Businesses in UAE stay optimistic
The UAE economy is expected to stay resilient to headwinds posed by volatile oil and equities, tight liquidity and slowdown in Europe, China and other emerging markets.
Businesses in the UAE will adopt a cautious approach to sustain a steady growth trend in 2016 despite a slowdown in the global economy in the wake of record-low oil prices and the geopolitical situation in the region.
Talking to Khaleej Times, industry experts said the UAE economy will stay resilient to headwinds posed by volatile oil and equities, tight liquidity and slowdown in Europe, China and emerging markets. They expressed confidence in the government's economic diversification policies and said the state's continued investment in infrastructure projects will keep the economy on growth trajectory in 2016.
"While the slowdown in the economy cannot be ignored amid a decline in oil prices, I don't see a need to press the panic button. I see banks continuing to be profitable, though it will moderate compared with 2015. This belief is based on the fact that the fundamentals of the economy are strong, with diversification helping to make it resilient to macroeconomic risks," Hussain Al Qemzi, chief executive officer (CEO) of Noor Bank, told Khaleej Times.
He said liquidity might have tightened compared to 2014, but it's also a fact that the sector's average capital adequacy ratio is 18.3 per cent, which is significantly higher than the required 12 per cent. Moreover, although a portion of SME financing has gone sour, it is less than five per cent of banks' books.
"Banks have become more risk averse, cooling lending growth. But it is prudent to take these short-term steps to make sure we do not run into systemic problems in the long run. Nevertheless, with the guidance and support of the central bank, UAE financial institutions will continue to perform steadily in 2016," he said.
To a question about the bank's plan for 2016, he said Noor Bank has grown steadily over the past eight years by playing to its strengths in the UAE's competitive banking landscape.
"The corporate and institutional business provides the bulk of our revenues and will continue to be a key driver for Noor Bank's growth in 2016," he said.
Over the past few years, he said the bank has significantly grown its retail footprint - this business will continue to be supported and "we will have a tailored approach" to target segments and product areas where the bank can create a leadership position. "We will continue to do business with cautious optimism and do not foresee any changes in staff," Al Qemzi said.
Rahail Aslam, chief executive of Select Group, said businesses and investors' confidence remained stable with no panic despite the softening in the real estate industry since the fourth quarter of 2014.
He said it's interesting to see the diversity of international investors in the property market, encouraged by Dubai's infrastructure, strategic location, political stability and lucrative investment opportunities.
"Business activities for later this year are more promising and we are expecting a modest economic rebound by the end of 2016. We expect to see mobilisation of many 2020 related projects later this year," Aslam told Khaleej Times.
He said some businesses will have to adapt their strategies to ensure longevity in this changing economic environment.
"We are positive that under the directives and patronage of His Highness Shaikh Mohammed bin Rashid Al Maktoum, Vice-President and Prime Minister of the UAE and Ruler of Dubai, economic challenges will be conquered and the healthy business environment should resume later this year," he said.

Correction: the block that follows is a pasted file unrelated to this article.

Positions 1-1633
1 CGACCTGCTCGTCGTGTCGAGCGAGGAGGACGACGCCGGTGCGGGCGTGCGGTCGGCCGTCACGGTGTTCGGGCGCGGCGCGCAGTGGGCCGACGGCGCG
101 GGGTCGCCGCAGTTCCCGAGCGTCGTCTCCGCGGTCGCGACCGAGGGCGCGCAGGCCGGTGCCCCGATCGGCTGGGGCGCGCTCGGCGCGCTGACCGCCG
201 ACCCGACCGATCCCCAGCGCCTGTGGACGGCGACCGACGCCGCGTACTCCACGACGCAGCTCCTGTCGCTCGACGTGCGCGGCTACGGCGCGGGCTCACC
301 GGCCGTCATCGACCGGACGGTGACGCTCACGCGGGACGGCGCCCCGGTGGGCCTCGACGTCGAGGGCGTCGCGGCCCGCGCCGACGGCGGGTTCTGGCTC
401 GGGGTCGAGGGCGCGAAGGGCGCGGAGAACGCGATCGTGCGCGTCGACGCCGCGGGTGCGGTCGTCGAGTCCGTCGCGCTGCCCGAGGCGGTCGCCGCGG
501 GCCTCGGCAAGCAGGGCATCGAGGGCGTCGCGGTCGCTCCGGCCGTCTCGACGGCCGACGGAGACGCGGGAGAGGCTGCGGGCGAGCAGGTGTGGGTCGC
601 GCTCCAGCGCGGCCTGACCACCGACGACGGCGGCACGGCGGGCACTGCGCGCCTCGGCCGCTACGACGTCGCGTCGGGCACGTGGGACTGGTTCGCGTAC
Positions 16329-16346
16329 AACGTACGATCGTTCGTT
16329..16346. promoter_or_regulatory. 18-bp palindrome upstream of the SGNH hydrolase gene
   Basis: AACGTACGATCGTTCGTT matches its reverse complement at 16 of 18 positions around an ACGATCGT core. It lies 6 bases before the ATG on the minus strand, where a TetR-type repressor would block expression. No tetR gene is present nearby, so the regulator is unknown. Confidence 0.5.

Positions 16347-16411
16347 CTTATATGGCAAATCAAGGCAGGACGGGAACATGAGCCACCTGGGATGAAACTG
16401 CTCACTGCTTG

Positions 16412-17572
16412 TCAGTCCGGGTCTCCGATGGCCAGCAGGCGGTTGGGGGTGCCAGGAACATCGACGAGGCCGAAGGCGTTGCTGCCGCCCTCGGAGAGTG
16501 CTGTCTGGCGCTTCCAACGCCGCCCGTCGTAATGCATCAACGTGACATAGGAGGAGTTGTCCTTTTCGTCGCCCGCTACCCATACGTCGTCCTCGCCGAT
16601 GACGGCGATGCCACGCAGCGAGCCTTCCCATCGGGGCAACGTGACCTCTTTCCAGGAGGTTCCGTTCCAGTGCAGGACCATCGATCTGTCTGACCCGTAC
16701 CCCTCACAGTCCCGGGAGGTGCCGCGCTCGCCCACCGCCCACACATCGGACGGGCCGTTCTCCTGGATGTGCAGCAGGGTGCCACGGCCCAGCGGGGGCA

A year for consolidation
Amit Rupchandani, managing director for Middle East and Africa region at Obi Worldphone, said that with technology converging more and more in our daily routines, organisations should map out latest trends. This will give companies a better position in the market and an ability to adapt mobile technology instantly to challenging economic factors and to identify new opportunities.
"Despite some challenging periods, the UAE has developed into one of the most promising emerging markets, and has always invested heavily in technology. 2016 will be no different, and we foresee Dubai continuing to be the gateway for global technology."
Harmeek Singh, owner and founder of Plan b Group, said 2016 is going to be a year of consolidation and businesses will have to adopt an open approach to opportunities.
"Businesses should remain open to alternatives and be adaptable. A 'Plan b' will be essential for entrepreneurs to sail through any global economic challenges," he said.
"It's how you look at the market, and I strongly believe that every challenge creates new opportunities for innovators. It's the perfect, in fact essential time for businesses to invest in improving their position, operational efficiency and service levels. The key to the success of any business in 2016 will be to retain existing revenue streams to minimise the effects of environmental fluctuations."
Sajid Ali, director at Sumansa Exhibitions, said Sumansa Group is expected to launch its operations in London and Hong Kong this year.
"Our plans for 2016 were set in mid last year and we are excited to see the teams working on this plan day by day... We are on track to achieve a 70 per cent growth in 2016 as compared to last year," he said.
To a question about the impact of oil prices and a slowdown in the economy, he said it's a concern at the back of "your mind, but I believe the oil price will go up slightly this year".
"But the good thing is that Dubai growth is based majorly on non-oil based activities - tourism, trade and real estate are the main sectors of the economy. Dubai continues to invest in all major projects announced and the government is the most proactive and capable," he said.
credit to Khaleej Times